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Glenelly

May-Eliane de Lencquesaing is the former owner of Château Pichon-Longueville Comtesse de Lalande in Pauillac, which was ranked a 2nd Growth in the 1855 classification of the Left Bank. In 2007 she sold it to the Rouzand family, the owners of Louis Roederer Champagne. She wanted to begin a new venture outside France and was drawn to South Africa, not only because of the soil, climate and potential for making quality wines, but because of the winemaking connection with France, which went back more than three centuries. She found where her dream could become a reality in 2003 when, after visiting many vineyards, she set eyes on the Glenelly estate on the lower slopes of the Simonsberg Mountain – which had a French heritage! What is now Glenelly had originally been part of the Ida's Valley farm, granted to French Huguenot Francois Villon by Simon van der Stel in 1682. The estate remained French owned until 1812, when it was acquired by Johan Peter de Villiers. But now it was once more in French hands. May-Eliane replaced the existing fruit trees with vines, unsurprisingly planting her beloved Bordeaux varieties of Cabernet Sauvignon, Merlot, Cabernet Franc and Petit Verdot, but also Syrah and Chardonnay which all thrive on the ancient decomposed granite and sandstone soils. In 2009 the winery was completed, designed by Swiss and South African architects, functioning by gravity flow over five floors, half underground, it is one of the most ultramodern wineries in the continent. The vineyards are farmed sustainably and, as with the Médoc, the Cape vineyards are situated between two bodies of water; in South Africa's case the Atlantic and the Indian Oceans, which creates a microclimate that is ideal for the cultivation of grapes. Glenelly take a minimal intervention approach, and the wines are made as naturally as possible, using wild yeasts to ferment and no acidification. Barrels come from some of France's most renowned coopers (Taransaud, Boutes and Sylvain). There is a spectacular glass display in the winery; May-Eliane has a passion for rare and contemporary glass and she has one of the largest privately-owned collections of glass in the world, spanning two millennia.“Glass and wine have a lot in common” she philosophises “they both come from poor material and poor soils and through man's talent and genius, they become works of art”. May-Eliane's vision was to “establish Glenelly as a world-class estate, producing award-winning wines with power, elegance, balance”, and she has certainly achieved her dream – these are wines with great elegance and finesse - a Bordelais focus, but unmistakably South African!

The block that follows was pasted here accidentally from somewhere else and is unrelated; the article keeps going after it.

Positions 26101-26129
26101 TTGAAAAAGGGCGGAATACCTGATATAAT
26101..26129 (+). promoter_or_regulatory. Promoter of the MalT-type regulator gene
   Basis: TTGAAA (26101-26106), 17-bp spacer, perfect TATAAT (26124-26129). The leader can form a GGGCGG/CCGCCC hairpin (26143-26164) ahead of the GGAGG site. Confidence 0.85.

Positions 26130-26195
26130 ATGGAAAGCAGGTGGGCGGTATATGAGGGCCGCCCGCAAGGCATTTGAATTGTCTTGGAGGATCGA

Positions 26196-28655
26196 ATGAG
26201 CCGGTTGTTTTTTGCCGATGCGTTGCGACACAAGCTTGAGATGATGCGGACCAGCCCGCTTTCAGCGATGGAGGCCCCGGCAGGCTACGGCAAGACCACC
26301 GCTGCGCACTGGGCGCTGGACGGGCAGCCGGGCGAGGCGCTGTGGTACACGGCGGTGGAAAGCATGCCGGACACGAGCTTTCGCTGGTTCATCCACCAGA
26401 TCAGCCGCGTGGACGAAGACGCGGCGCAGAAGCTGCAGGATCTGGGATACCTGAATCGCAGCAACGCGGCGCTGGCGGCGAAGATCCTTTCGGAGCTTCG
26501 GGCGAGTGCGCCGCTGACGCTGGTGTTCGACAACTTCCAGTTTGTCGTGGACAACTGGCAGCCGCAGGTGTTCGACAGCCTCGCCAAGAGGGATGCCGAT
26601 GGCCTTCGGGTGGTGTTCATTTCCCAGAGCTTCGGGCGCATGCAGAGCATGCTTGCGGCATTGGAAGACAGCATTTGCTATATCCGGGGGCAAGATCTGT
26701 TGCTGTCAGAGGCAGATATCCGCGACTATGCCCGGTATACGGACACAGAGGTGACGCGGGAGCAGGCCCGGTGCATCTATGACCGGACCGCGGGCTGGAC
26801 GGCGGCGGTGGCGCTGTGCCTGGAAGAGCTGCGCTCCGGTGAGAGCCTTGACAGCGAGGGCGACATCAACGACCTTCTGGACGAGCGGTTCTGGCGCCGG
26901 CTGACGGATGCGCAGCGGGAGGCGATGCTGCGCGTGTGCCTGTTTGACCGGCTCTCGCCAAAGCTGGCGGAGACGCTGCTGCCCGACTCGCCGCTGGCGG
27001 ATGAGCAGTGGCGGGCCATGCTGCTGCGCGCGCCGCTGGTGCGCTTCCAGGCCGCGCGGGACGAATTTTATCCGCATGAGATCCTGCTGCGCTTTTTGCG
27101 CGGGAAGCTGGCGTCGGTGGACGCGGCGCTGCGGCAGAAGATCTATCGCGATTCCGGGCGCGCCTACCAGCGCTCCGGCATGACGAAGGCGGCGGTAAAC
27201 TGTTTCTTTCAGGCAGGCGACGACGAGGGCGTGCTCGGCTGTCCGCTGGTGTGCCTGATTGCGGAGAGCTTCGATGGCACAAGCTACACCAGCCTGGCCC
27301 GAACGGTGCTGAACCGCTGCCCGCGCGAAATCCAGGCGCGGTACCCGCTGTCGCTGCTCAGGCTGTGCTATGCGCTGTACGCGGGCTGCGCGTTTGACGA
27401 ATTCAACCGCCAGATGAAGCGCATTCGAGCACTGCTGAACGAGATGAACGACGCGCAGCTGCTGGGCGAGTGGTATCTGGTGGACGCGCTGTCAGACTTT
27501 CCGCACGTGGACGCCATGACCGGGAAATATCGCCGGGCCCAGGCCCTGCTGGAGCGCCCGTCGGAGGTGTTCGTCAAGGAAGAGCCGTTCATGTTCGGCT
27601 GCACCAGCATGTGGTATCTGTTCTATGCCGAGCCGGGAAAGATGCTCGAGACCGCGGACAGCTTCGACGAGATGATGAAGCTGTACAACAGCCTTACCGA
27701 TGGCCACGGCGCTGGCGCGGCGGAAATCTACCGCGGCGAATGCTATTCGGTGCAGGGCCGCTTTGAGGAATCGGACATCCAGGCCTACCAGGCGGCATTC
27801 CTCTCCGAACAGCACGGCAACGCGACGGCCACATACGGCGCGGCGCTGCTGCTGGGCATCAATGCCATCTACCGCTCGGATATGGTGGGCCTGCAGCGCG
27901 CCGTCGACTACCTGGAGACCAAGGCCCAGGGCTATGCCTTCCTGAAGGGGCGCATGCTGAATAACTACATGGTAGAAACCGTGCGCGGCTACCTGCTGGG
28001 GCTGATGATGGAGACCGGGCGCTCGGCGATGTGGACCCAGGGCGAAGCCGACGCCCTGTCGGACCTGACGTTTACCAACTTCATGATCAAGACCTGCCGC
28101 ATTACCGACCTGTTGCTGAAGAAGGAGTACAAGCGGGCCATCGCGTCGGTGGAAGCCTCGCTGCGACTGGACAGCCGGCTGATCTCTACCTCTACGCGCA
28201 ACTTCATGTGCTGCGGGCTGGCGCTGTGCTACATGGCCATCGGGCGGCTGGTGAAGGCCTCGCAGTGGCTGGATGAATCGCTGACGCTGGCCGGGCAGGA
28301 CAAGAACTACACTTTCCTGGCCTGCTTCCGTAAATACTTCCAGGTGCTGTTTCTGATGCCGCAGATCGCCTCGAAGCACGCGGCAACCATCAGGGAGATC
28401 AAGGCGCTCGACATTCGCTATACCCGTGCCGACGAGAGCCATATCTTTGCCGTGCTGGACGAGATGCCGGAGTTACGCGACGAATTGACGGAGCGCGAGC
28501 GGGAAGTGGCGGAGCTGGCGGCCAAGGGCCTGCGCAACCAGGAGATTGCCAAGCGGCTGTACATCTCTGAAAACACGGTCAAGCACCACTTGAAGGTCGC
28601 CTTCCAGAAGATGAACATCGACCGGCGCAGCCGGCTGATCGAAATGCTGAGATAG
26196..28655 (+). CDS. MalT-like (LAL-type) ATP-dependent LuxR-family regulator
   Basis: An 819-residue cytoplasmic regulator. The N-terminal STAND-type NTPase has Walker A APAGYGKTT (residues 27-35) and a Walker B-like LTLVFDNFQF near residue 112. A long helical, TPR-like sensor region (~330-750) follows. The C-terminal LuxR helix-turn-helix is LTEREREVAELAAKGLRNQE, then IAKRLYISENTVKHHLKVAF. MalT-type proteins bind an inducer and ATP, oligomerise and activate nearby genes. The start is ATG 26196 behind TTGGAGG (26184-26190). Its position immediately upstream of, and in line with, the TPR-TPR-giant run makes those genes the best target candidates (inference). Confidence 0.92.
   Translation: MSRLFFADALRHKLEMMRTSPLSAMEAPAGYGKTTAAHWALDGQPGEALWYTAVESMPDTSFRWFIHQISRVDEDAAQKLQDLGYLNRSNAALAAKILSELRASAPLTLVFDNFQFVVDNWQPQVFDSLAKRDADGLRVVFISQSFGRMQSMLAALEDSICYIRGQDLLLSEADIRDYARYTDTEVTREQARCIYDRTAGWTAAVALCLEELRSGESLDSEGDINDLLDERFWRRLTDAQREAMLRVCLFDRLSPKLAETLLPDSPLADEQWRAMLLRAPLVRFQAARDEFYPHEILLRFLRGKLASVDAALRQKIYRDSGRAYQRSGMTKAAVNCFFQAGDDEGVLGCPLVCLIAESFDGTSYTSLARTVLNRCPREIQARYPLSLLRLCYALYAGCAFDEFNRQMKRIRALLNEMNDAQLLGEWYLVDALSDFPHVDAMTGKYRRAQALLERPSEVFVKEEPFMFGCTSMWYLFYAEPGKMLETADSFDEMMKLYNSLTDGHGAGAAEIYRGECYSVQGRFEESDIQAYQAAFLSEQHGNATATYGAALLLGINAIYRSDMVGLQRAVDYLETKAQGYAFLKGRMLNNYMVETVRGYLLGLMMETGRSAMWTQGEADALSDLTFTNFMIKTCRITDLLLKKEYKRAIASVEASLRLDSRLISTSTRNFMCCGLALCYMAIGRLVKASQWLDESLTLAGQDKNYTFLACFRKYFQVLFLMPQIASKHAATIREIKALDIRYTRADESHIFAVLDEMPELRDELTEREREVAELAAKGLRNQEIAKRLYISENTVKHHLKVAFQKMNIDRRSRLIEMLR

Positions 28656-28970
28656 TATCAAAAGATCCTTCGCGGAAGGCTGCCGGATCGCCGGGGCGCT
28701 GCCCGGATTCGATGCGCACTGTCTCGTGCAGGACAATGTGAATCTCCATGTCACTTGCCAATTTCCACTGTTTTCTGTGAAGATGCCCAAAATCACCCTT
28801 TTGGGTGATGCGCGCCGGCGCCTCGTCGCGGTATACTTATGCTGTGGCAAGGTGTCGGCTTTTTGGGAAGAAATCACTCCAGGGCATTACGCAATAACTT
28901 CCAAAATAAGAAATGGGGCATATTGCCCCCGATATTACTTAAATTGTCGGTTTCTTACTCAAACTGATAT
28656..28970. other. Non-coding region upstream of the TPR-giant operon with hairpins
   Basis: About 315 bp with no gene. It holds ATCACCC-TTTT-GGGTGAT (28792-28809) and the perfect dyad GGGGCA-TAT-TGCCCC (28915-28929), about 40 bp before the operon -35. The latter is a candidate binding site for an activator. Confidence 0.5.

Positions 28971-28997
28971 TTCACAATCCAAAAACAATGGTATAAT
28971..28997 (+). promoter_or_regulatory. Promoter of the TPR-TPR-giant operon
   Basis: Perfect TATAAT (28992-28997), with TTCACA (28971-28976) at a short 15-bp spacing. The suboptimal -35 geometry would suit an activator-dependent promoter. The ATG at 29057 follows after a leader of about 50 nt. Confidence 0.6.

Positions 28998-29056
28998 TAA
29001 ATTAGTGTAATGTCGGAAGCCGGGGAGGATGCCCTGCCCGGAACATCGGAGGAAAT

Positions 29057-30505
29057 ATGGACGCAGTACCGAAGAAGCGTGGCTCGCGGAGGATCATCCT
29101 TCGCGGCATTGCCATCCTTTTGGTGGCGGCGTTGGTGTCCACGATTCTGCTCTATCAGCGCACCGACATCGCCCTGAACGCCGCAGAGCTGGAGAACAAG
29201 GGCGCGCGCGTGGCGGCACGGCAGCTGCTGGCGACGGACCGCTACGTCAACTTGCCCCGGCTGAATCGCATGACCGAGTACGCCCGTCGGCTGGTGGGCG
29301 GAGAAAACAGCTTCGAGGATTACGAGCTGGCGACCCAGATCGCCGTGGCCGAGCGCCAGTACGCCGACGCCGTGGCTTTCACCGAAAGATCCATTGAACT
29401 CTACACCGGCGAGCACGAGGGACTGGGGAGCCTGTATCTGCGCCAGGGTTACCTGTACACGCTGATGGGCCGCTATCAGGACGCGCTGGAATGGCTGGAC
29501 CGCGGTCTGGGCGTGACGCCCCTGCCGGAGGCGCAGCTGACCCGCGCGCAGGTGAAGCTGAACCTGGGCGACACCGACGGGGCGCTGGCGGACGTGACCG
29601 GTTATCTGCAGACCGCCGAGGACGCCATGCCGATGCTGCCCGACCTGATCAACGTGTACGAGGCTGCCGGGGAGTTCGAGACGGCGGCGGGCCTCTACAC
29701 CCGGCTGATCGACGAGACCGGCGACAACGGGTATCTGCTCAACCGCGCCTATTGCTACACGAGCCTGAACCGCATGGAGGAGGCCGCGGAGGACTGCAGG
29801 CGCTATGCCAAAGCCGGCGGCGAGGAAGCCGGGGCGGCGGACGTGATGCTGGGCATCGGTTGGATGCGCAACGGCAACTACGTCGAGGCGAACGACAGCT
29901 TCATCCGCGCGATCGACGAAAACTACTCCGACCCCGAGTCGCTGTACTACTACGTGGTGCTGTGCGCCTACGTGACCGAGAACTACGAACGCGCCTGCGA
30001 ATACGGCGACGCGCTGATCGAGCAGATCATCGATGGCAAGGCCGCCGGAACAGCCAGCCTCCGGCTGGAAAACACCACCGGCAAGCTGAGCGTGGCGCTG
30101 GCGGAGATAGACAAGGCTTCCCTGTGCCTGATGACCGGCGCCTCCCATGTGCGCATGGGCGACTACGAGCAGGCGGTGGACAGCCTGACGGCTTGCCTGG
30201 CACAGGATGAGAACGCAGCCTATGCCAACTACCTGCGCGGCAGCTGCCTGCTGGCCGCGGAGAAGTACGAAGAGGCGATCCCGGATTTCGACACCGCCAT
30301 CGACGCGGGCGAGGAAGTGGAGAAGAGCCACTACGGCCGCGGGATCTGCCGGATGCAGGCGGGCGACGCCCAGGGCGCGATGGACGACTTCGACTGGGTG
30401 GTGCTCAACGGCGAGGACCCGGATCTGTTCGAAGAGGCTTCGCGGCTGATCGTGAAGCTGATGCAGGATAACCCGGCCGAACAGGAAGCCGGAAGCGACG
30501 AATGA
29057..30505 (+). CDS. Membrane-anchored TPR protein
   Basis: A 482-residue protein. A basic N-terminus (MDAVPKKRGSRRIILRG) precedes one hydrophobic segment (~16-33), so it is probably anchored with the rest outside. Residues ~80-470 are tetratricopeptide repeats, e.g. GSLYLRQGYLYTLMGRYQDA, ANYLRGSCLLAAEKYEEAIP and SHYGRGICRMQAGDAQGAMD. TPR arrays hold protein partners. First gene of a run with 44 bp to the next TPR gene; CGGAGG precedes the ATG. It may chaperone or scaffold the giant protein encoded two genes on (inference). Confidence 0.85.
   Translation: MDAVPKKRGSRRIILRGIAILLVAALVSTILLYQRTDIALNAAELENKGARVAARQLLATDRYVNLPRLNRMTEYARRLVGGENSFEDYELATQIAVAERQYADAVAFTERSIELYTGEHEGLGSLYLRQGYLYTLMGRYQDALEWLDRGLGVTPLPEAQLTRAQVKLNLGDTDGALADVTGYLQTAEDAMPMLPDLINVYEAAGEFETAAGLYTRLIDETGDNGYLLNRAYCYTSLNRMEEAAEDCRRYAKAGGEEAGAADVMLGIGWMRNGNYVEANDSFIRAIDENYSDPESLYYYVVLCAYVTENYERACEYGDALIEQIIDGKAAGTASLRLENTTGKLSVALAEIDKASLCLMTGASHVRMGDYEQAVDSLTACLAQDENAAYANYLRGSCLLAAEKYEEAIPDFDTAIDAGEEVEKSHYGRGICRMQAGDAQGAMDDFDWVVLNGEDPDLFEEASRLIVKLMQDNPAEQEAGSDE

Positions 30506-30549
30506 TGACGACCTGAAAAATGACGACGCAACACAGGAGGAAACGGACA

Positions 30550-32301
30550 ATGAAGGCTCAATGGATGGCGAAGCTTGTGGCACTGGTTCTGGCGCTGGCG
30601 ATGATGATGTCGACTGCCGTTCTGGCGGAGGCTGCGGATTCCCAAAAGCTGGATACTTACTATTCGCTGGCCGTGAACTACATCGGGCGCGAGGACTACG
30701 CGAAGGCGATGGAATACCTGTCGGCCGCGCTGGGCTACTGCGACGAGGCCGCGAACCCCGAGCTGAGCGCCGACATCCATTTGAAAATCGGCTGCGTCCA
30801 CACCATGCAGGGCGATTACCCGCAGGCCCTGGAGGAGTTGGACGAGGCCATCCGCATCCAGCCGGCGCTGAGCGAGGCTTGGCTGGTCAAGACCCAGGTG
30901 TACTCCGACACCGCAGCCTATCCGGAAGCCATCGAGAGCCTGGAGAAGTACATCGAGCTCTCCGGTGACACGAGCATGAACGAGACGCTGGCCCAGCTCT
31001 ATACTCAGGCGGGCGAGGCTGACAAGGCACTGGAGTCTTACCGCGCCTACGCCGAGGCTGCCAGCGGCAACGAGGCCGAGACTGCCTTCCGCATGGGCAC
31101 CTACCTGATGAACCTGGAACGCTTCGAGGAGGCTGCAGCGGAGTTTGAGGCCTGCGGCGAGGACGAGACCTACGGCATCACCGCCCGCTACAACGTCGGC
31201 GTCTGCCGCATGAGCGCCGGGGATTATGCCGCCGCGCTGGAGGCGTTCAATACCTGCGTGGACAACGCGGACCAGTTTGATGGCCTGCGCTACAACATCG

glenellyestate.com/